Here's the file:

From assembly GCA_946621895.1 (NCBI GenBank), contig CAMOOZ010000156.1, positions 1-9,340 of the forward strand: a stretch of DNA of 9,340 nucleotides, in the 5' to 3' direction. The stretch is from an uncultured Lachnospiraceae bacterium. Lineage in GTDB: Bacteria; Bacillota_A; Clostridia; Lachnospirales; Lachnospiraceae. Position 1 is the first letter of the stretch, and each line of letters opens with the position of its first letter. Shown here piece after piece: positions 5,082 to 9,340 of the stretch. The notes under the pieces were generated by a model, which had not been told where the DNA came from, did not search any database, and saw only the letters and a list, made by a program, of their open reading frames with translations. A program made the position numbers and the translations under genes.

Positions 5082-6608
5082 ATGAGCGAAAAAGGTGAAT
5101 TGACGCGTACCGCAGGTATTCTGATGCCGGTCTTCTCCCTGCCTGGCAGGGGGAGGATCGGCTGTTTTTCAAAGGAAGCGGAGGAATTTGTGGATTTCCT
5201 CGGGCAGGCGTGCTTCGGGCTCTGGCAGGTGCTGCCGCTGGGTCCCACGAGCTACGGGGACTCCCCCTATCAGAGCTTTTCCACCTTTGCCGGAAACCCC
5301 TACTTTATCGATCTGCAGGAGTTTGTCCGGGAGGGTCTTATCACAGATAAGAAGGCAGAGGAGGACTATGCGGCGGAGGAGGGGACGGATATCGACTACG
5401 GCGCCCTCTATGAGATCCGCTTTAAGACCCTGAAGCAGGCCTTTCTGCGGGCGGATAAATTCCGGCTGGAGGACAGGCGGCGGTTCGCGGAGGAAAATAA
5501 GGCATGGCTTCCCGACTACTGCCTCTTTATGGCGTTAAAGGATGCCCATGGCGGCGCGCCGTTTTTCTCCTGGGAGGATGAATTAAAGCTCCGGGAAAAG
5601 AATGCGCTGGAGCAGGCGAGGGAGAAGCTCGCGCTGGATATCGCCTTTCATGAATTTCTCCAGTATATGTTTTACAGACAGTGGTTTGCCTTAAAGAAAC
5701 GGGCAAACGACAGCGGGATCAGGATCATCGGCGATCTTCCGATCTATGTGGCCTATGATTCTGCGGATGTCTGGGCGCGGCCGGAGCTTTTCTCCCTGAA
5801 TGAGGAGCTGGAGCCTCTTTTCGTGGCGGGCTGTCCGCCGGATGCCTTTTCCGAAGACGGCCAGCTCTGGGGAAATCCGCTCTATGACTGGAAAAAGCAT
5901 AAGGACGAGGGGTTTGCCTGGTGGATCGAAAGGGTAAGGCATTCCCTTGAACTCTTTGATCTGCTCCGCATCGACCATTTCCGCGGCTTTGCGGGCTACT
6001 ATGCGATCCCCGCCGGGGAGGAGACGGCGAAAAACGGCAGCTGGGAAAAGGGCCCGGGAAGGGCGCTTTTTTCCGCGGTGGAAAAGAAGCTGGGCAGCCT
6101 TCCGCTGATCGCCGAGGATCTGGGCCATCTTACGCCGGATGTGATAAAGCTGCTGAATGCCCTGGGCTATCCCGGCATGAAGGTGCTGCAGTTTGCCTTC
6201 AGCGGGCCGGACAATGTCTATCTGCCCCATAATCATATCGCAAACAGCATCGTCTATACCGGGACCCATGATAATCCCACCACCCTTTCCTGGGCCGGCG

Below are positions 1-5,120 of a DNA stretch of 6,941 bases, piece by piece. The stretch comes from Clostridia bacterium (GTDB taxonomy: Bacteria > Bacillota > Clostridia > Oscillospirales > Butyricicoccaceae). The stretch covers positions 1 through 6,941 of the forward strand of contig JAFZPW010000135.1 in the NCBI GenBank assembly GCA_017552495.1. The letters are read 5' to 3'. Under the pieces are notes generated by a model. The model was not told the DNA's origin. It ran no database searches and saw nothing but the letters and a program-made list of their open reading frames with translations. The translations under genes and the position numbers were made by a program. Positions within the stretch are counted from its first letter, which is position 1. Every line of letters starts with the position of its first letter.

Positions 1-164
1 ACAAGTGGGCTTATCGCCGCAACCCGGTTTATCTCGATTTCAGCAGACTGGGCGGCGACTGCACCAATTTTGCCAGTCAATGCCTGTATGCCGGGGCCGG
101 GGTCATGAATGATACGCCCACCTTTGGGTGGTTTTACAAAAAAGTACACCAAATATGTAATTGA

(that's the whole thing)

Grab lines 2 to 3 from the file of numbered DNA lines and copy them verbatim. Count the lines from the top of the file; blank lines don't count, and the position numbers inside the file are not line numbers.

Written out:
Positions 5082-6608
5082 ATGAGCGAAAAAGGTGAAT